Kenworth promotes wide-cab appeal of new medium-duty trucks
By Steve SturgessJuly 12, 2021
Kenworth kept a few members of the trucking press busy over a two-week period with the launch of their ultra-efficient T680 Next Generation truck, which was quickly followed by the introduction of the new range of wide-cab medium-duty Class 5 through “baby 8” trucks.
These new trucks, designed over five years, will eventually replace models introduced almost 30 years ago.
The wide cab is the same as Kenworth uses on its bigger, heavier Class 8s. The 2.1m aluminum cab features several changes, most notably the scaled-down digital dash. In most other respects these cabs are identical although they sit lower, especially on the small Class 5 chassis.
The four all-new models are the T180, T280, T380 and T480. The T180 has GVWR of up to 19,500 lbs (about the weight of a school bus) and the T280 to 26,000 lbs. The bonus factor is that both can be driven by non-commercial drivers.
The Class 7 version of the T380 has a weight rating up to 33,000 lbs. The “baby 8” with tandem-drive axles starts at 33,001 lbs and, depending on lift axles or boosters, could scale up to 80,000 lbs.
Kenworth, which specializes in production of medium- and heavy-duty commercial vehicles, said the “baby 8” is unlikely to go all the way
to this maximum as the biggest engine available in the new vehicles is the PX-9, Paccar’s 9.0L six-cylinder diesel with a 380-hp rating for the top model.
According to Kenworth, customers who want the heavier weights and horsepower are likely to step up to the full-size vocational T880 with available 13L or 15L power. The Class 5 and Class 6 wide-cab models are powered by the 7.0L Paccar PX-7 rated 300 hp or 325 hp and is the same as the Cummins B6.7.
The T480 was featured at trucking press event in Phoenix, AZ, where it was outfitted with a McNeilus transit mixer installation and was one of five demonstration models on hand.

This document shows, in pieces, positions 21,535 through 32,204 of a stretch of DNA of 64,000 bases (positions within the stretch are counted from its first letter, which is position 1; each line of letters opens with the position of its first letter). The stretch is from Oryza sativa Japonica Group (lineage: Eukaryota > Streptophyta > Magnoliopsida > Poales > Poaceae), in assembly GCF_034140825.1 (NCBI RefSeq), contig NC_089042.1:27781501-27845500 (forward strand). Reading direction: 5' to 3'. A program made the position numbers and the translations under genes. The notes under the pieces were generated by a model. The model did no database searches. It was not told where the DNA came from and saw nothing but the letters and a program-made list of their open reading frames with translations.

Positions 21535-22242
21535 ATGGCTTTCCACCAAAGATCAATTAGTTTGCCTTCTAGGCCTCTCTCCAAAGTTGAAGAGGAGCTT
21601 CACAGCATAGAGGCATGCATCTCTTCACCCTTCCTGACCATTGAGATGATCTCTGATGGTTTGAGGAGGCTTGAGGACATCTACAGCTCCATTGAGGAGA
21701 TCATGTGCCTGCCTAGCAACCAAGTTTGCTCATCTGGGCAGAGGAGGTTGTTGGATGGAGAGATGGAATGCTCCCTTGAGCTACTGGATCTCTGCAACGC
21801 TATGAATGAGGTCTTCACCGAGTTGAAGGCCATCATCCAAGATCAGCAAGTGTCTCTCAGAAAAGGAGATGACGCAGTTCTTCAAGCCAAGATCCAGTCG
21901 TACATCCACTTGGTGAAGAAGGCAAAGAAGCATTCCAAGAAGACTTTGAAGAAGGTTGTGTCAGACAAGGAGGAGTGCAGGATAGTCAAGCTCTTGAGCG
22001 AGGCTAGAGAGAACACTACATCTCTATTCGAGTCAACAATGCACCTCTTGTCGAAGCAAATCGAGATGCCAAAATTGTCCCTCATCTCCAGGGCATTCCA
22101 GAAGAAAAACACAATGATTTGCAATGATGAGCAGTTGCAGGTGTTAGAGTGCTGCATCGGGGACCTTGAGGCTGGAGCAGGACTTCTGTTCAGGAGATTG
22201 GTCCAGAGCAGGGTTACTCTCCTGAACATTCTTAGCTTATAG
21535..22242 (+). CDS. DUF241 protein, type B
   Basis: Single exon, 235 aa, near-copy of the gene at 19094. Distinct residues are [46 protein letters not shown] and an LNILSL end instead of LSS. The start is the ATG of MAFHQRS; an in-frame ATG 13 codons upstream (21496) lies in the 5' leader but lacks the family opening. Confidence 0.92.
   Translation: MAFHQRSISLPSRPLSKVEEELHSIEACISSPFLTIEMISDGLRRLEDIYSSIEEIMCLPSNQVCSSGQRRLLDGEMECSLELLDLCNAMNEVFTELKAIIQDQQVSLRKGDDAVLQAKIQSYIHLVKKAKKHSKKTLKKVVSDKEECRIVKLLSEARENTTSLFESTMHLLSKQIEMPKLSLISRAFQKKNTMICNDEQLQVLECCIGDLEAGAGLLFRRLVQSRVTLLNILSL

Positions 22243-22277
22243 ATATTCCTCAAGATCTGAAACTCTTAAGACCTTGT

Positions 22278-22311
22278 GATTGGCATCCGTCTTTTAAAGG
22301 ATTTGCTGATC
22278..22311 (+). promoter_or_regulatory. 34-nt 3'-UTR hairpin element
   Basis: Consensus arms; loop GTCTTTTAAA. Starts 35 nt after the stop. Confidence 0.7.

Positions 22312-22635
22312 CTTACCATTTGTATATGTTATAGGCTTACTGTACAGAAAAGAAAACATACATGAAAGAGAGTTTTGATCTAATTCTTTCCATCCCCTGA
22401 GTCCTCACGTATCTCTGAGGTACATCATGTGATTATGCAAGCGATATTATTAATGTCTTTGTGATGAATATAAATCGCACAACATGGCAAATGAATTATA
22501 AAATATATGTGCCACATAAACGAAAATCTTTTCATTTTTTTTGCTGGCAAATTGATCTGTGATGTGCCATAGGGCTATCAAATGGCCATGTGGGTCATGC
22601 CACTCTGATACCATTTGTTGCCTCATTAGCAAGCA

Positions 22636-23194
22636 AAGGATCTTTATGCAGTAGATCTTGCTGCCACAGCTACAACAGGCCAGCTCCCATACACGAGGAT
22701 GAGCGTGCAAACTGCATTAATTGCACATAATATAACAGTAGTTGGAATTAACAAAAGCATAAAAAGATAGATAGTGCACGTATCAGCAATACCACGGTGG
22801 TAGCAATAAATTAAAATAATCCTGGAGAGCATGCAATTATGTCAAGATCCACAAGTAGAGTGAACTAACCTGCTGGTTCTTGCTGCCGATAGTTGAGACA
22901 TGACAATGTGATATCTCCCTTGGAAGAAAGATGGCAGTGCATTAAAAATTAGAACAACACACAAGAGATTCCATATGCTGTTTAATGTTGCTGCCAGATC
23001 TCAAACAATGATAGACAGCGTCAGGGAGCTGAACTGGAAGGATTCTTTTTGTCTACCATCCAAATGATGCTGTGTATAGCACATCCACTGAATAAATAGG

Also available was a T180 with a stake bed body, a T280 with 26-foot dry van box and an ultra-short wheelbase Class 6 T280 water truck. Stepping up a class to the T380 was an Altec aerial utility truck, and at the top, the mixer chassis T480. I drove all but the water truck.
The majority of the 15-minute drive took in central Phoenix, with the addition of a short stretch of urban freeway to stretch out to the speeds that could be reached. Some of the city streets were extremely rough, which gave the suspensions and cab air ride a proper workout, and the short freeway allowed for a quick dash up to 50mph or 55mph.
Typical meticulous design from Kenworth
All five trucks had the detail design, fit and finish that are hallmarks of the American-based truck manufacturer with finely trimmed though practical interiors and all were single-drive-axle trucks.
The Class 5 T180 had cab suspension, air ride seats and air ride drive axle suspensions. The tandem of the T480 was suspended on a high-stability Hendrickson HMX460 rubber block for high load capacity and stability with a decent ride.
The first truck I tried was the Altec utility bodied T380. It was representative of all, with the wide-cab appeal of the T880 with available three-across seating. Conversation was easy with the low noise level. Because this was a Class 7, it had the 9.0L engine at 300 hp coupled to Allison’s latest 3500RDS transmission.
This transmission is claimed to be highly fuel efficient so with the PX-9, it should be an economical set-up going down the road. The Class 6 and 7 trucks incorporated the new Paccar eight-speed, which is based on the just-introduced ZF automatic transmission.
The premium vinyl seating was both comfortable and attractive. The roof height was the lower of the two available but still there was good storage all around the cab. The vertical document storage slot on the passenger side of the dash provides a particularly useful feature that should please the driver/operator of any of these trucks.
Another desirable feature that comes from the T880 is a claimed exclusive in medium-duty ─ a temperature-select heating, ventilation and air conditioning setup, which allows a driver to select a comfortable temperature rather than fiddle with the controls to get comfortable.
All in all, these new KW mediums have a very driver-oriented cab and controls that make the truck feel more like a large car than a medium-heavy commercial vehicle.
This story first appeared in the June issue of Diesel Progress.